Lutfullah Mashal, the spokesman for the National Directorate of Security, the Afghan intelligence service, said about the bombing on Saturday: “Usually these things are the Haqqani network. Kabul is their area of operation, and all the signs and indications point to the Haqqani network.”
With the surge in American forces this year, Taliban dominance of many areas in Afghanistan’s south has been ended, forcing them to find other ways to fight back, General Jacobson said. “We see less and less capability to actually face us,” he said, “so there’s an increased use of I.E.D.’s and assassinations, and we can call them spectacular attacks, attacks that are simply laid on to make it a big story in the media.” (I.E.D. is the abbreviation for improvised explosive device.)
Since the summer, there has been a string of such attacks in the Kabul region, most characterized by complex assaults using suicide bombers or multiple attackers and acting on considerable intelligence about the target.
The Hotel Intercontinental was hit in June, followed by the British Council, a cultural relations agency, in August on Afghanistan’s Independence Day, the celebration of the end of British rule.
In September, seven insurgents with sniper rifles, an 84-millimeter recoilless rifle and rocket-propelled grenades, among other weapons, attacked the American Embassy and the ISAF headquarters next door, using a perch in a hotel under construction and possibly pre-positioned ammunition caches. A week later, the former Afghan president Burhanuddin Rabbani was assassinated; he was the head of the High Peace Council, charged with reconciliation talks with the Taliban.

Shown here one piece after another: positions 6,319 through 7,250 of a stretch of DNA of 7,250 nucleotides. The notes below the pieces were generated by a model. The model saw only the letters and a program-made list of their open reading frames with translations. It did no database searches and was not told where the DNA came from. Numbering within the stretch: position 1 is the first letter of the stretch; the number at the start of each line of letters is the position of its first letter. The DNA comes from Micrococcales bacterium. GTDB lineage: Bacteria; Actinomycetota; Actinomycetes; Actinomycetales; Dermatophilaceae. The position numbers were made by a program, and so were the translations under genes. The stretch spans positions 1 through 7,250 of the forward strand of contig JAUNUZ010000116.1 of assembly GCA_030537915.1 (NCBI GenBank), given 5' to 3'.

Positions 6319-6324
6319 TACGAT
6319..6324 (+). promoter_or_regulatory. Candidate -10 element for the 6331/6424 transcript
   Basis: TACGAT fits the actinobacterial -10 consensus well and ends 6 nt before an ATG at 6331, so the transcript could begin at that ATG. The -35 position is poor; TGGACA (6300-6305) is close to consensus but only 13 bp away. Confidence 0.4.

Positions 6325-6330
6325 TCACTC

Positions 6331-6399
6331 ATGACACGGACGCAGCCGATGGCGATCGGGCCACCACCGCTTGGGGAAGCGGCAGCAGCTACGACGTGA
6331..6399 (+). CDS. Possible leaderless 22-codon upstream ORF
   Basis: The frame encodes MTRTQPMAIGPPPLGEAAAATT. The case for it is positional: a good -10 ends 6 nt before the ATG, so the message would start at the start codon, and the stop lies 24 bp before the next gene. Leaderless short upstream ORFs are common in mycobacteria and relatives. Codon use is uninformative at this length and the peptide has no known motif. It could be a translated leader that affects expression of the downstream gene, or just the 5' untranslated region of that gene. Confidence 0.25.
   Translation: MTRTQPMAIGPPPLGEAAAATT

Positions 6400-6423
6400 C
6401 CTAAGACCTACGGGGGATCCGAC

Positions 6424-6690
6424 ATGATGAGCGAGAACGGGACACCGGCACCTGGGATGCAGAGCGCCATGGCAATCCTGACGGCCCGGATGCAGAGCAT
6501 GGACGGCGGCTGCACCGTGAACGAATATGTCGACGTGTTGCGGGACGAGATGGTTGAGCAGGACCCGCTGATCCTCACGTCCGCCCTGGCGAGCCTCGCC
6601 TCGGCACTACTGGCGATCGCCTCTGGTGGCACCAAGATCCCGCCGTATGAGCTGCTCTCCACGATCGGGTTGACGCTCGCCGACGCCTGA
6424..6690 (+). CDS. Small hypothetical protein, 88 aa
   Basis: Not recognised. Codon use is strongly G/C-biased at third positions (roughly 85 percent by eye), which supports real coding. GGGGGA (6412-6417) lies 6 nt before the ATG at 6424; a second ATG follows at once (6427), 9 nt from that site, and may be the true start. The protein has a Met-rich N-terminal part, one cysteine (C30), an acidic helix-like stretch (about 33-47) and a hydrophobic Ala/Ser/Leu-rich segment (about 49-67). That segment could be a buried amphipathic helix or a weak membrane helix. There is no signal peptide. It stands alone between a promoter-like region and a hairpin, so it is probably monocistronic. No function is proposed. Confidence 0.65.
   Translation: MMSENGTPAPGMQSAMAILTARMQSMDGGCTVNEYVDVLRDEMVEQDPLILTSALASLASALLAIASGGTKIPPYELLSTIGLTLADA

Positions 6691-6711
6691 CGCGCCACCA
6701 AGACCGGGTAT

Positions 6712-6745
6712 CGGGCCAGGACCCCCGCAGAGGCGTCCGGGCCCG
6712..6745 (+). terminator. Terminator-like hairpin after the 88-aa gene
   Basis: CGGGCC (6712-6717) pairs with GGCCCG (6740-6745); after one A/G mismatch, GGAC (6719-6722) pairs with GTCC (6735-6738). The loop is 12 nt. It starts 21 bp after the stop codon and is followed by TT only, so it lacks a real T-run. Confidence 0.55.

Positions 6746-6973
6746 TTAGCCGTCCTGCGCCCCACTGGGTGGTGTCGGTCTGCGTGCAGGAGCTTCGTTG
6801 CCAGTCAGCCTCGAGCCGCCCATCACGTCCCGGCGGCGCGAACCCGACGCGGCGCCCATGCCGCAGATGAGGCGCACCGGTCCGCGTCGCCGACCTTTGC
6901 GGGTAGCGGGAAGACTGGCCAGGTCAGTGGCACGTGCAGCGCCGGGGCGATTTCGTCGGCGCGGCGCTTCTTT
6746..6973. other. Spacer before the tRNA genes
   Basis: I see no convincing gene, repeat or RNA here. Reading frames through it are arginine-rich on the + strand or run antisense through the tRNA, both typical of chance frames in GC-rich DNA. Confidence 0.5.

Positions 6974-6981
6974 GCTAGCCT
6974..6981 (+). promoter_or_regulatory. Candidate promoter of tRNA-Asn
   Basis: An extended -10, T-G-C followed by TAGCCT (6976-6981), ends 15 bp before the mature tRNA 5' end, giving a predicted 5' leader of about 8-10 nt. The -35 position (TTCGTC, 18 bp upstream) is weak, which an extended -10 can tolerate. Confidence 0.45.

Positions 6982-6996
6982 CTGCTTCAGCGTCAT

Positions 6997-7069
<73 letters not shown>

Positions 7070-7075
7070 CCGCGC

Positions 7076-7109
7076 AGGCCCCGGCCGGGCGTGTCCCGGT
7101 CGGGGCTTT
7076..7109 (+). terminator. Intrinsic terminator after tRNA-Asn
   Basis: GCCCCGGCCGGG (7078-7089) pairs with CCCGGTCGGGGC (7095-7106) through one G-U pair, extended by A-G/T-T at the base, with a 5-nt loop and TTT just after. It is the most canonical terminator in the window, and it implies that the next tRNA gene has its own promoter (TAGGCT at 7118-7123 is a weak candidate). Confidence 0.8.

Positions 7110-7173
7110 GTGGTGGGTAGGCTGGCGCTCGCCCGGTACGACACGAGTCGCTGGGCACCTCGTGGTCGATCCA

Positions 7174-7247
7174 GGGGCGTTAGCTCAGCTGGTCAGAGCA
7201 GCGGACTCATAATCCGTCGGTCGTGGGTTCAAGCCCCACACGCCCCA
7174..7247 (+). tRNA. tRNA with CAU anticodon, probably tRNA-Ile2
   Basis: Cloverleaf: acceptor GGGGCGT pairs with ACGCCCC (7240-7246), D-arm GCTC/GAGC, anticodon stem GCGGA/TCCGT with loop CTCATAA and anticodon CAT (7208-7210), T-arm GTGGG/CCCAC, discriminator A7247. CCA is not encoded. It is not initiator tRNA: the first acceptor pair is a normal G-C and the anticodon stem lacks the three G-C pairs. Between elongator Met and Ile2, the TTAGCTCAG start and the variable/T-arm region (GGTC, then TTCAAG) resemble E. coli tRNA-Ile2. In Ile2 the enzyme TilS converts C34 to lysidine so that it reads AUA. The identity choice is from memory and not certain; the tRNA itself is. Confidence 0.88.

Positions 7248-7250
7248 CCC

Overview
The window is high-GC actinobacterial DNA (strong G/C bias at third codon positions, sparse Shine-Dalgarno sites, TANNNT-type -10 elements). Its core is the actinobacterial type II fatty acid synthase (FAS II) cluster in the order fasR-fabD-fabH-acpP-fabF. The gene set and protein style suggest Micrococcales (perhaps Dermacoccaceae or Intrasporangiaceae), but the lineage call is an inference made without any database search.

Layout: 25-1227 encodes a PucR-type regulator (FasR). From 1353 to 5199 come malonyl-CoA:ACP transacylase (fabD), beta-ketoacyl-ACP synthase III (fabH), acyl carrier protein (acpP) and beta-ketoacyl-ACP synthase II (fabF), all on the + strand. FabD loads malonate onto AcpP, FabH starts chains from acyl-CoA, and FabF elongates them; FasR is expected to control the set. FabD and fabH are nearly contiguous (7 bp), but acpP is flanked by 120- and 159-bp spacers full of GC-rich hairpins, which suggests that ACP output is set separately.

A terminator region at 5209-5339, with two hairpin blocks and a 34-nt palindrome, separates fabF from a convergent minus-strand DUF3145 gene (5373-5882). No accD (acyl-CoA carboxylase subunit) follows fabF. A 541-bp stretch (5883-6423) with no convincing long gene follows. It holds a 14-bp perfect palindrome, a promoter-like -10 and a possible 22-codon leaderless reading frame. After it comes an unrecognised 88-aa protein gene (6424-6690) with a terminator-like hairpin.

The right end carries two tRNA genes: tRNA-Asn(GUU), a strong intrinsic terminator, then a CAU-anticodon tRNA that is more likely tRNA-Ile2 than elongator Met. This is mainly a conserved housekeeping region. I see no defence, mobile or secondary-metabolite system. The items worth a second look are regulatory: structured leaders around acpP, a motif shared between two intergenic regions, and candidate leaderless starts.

On Thursday, another complex attack was launched in Kandahar on the Provincial Reconstruction Team, a largely American group that is helping to distribute aid money as part of the war effort.
Afghan officials have placed blame for all of those save the Rabbani assassination directly on the Haqqanis.
General Jacobson pointed out that all of those attacks had missed their aim to some degree: none killed Americans or other foreign allies who were targeted. Most victims were Afghan civilians and police officers. At the British Council, no one inside was killed, although a New Zealand commando among the responders died. In the embassy attack, 20 died, but none were inside the compound, and none were Americans or other NATO forces. In Kandahar, an Afghan interpreter was killed.
Still, the general added, the insurgents gained something: “They were not effective militarily, but they gained a lot of publicity.”